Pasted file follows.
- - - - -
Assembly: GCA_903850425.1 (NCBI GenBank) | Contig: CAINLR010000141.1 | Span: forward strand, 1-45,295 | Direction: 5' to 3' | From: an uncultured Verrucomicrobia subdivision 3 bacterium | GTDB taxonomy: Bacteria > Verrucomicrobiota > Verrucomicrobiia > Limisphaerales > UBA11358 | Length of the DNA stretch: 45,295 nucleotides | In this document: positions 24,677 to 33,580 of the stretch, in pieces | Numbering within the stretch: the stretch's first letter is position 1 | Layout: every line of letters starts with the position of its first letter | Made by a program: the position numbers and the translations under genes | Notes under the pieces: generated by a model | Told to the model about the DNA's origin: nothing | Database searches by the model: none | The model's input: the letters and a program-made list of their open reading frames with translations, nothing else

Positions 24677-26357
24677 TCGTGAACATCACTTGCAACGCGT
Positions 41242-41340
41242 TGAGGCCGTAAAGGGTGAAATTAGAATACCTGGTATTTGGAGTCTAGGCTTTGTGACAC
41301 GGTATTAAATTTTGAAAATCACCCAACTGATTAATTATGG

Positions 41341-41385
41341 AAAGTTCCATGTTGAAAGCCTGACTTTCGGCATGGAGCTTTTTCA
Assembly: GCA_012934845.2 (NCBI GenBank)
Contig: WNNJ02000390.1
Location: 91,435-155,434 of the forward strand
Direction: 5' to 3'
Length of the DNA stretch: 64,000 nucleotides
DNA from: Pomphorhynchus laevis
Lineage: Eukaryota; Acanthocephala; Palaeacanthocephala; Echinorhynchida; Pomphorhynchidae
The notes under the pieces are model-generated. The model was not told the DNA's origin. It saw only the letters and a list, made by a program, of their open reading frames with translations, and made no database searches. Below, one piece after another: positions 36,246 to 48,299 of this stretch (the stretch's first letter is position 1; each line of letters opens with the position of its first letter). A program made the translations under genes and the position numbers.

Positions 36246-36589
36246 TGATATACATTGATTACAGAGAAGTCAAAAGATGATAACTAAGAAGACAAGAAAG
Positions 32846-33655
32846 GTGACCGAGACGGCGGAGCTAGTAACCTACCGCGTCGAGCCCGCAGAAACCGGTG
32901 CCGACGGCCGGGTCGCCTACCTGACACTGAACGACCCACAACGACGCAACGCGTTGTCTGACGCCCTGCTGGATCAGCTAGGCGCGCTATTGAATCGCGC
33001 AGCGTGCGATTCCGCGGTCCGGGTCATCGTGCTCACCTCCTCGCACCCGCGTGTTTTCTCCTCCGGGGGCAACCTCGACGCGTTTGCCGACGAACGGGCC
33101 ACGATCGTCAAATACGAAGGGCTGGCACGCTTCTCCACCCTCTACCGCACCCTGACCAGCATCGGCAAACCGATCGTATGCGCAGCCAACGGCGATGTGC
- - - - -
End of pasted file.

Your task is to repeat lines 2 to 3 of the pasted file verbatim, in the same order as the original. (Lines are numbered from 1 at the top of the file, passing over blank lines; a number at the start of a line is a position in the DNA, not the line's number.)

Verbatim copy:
Positions 24677-26357
24677 TCGTGAACATCACTTGCAACGCGT